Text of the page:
Sebastián Cal, Uruguay's Rep. for Open Cabildo party

"We want to create clear and fair regulation for those who invest in gambling in Uruguay"

Reading time 3:05 min

Almost at the end of 2021, the online gaming industry got a glimpse of the possibility of having a newly regulated market in South America: a bill signed by Uruguayan president Luis Lacalle Pou entered the Senate in November. However, the official initiative raised concerns even among the supporters, such as Cabildo Abierto (Open Cabildo), one of the five parties of the ruling coalition in Uruguay.

"Rather than critics, these are contributions to the project presented by the Executive. Our objective is to address some things that were overlooked", Uruguay's House of Representatives member for the department of Maldonado, Sebastián Cal, told Yogonet in a video interview.

"The proposed legislation that the Executive Branch sent to the Senate does not include sports betting, which in the country is managed by a company that has the monopoly. Online gambling is becoming an important support for land-based gambling. It will be difficult for casinos to survive in the future without the support of online gaming", he added.

When he mentions the monopoly, he refers to Supermatch, a brand operated by La Banca de Quinielas. In a column published in La Diaria, the former director of Loterías y Quinielas, Luis Gama, also pointed out this difference between sports betting and online casino, and stressed the need to regulate the sector as a whole.


"Whoever holds the monopoly of this type of betting today does not pay any additional fee other than the taxes paid by any other type of company. This is another point to be dealt with. We cannot demand a fee from companies that are going to settle in Uruguay (Editor's note: a clear reference to the Cipriani Group) or from companies that make a contribution of up to US$ 8 million per year, as is the case of the main casino in our department and I believe also in the country, the Enjoy Punta del Este, and then exclude one of them from said rule", he argued.


Cal proposes introducing digital identification in order to establish limits to detect problem gambling or possible money laundering schemes. "A person who earns 100 pesos per month cannot gamble 100 pesos per month because he would clearly be leaving his family without food" and "a person who earns US$ 1000 per month cannot gamble US$ 10000 per month", he explained.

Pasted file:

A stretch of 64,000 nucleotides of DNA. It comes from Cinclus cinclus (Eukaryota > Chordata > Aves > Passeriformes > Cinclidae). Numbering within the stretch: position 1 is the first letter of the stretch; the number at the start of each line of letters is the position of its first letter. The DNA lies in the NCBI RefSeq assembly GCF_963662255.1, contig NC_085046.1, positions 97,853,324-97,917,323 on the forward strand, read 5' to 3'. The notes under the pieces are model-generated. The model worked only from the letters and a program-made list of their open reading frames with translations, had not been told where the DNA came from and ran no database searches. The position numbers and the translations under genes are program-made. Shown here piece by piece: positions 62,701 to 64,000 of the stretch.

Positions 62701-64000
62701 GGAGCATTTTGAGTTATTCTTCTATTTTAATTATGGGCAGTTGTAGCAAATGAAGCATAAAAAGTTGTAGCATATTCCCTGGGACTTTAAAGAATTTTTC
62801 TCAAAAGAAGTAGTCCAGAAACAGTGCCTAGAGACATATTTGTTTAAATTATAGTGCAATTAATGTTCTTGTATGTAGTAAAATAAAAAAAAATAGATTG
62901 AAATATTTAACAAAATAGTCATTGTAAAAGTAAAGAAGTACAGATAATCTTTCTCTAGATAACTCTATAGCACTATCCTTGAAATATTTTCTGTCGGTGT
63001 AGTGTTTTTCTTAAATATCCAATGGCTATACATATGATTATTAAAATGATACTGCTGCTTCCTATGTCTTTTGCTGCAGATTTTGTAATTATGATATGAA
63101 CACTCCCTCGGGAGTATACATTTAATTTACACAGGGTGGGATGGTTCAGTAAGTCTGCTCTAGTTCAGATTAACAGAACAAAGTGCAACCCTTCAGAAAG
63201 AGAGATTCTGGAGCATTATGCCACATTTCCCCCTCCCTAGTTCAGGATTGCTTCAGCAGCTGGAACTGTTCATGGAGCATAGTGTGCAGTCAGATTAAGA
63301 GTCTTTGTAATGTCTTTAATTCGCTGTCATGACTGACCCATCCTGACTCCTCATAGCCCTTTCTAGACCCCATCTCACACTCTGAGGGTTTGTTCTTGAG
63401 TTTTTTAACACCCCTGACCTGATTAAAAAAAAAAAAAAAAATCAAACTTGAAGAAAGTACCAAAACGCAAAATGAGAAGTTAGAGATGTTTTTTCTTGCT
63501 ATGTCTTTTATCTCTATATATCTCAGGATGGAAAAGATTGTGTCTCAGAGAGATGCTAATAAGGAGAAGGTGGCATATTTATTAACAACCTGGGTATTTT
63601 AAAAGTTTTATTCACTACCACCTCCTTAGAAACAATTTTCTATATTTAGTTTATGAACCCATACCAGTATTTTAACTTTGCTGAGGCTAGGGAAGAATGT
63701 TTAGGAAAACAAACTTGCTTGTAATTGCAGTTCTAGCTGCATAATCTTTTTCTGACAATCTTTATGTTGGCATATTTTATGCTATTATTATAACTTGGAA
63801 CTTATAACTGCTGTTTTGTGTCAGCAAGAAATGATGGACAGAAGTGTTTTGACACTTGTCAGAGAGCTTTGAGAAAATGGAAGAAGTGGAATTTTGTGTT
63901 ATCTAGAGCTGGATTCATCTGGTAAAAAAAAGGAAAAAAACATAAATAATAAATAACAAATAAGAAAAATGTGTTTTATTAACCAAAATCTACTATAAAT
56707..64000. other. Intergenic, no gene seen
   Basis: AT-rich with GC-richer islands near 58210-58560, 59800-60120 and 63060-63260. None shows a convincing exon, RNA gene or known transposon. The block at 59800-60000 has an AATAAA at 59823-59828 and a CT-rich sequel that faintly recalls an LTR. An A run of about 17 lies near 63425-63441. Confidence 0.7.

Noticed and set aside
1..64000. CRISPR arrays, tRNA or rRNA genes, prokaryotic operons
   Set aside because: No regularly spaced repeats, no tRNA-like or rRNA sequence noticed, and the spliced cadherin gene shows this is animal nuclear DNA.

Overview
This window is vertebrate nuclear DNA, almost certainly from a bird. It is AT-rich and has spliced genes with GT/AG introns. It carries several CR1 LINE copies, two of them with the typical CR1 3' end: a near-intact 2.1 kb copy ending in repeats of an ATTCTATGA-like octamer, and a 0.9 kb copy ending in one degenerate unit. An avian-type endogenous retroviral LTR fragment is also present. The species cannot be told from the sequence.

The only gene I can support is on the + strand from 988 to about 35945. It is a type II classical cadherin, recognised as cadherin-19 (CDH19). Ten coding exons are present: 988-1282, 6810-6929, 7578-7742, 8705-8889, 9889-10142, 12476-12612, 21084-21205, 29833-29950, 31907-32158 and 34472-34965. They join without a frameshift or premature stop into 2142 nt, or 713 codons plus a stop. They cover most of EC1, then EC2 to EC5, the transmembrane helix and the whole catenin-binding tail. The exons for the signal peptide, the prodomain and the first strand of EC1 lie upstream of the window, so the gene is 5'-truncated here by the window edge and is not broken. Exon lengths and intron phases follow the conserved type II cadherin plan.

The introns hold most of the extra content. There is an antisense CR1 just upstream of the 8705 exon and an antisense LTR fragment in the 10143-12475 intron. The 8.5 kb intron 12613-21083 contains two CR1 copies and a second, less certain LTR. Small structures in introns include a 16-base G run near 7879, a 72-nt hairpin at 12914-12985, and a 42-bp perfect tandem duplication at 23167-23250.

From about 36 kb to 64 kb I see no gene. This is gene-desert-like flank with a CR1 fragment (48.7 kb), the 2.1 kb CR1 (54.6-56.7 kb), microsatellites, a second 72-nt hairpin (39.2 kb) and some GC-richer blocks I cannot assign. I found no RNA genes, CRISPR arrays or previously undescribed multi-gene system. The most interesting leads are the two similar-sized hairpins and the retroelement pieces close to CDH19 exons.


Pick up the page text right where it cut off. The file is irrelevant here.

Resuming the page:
If the coalition senators accept the suggested changes -which the Cabildo Abierto party is working to promote with Cal as spokesman-, perhaps they could be included in the Executive's bill. If this does not happen, Cabildo Abierto will present the proposed legislation in the Chamber of Deputies.

The legislator was clear about the goal they are pursuing: "We want to protect investments and create clear and fair rules for those who invest in gambling. We cannot have a set of rules for some and a different set of rules for others. Secondly, the prevention of problem gambling and money laundering are, for me, the most important issues. The main objective of this alternative project will undoubtedly be to protect both the users and the companies that may be interested in setting up and obtaining their online gaming license here in our country".

Congressman Sebastián Cal and Uruguayan President Luis Lacalle Pou.


According to the deputy, the Government is also missing the opportunity to regulate the slot machines that operate outside the casinos, mostly in small neighborhood stores in vulnerable areas. He foresees two possible ways, prohibition or regulation, and he is inclined to the latter. He suggests that the sanctioning or regulatory power should rest with the municipalities.

"The worst option is the one that is on the table today, which is the omission, the omission to deal with the reality of 25,000 slot machines. Maybe for some countries, this is not such an important number, but here combining the machines of all the casinos, private and state-owned, there are a total of between 5,000 and 6,000 machines. In other words, we are talking about four times the number of unregulated machines, which are creating unfair competition for those who make an investment in Uruguay or who are investing in generating employment in the country and who are paying a fee", he said.

Senator Gustavo Penadés of the National Party, the group that leads the coalition, announced publicly that the bill signed by Lacalle Pou will have priority this new legislative year. In order to achieve its goal, the Government needs - Cal warns - the votes from the Cabildo Abierto party.

The exclusive video interview is available on Yogonet's YouTube channel in Spanish.

Diana Rojas
by Diana Rojas
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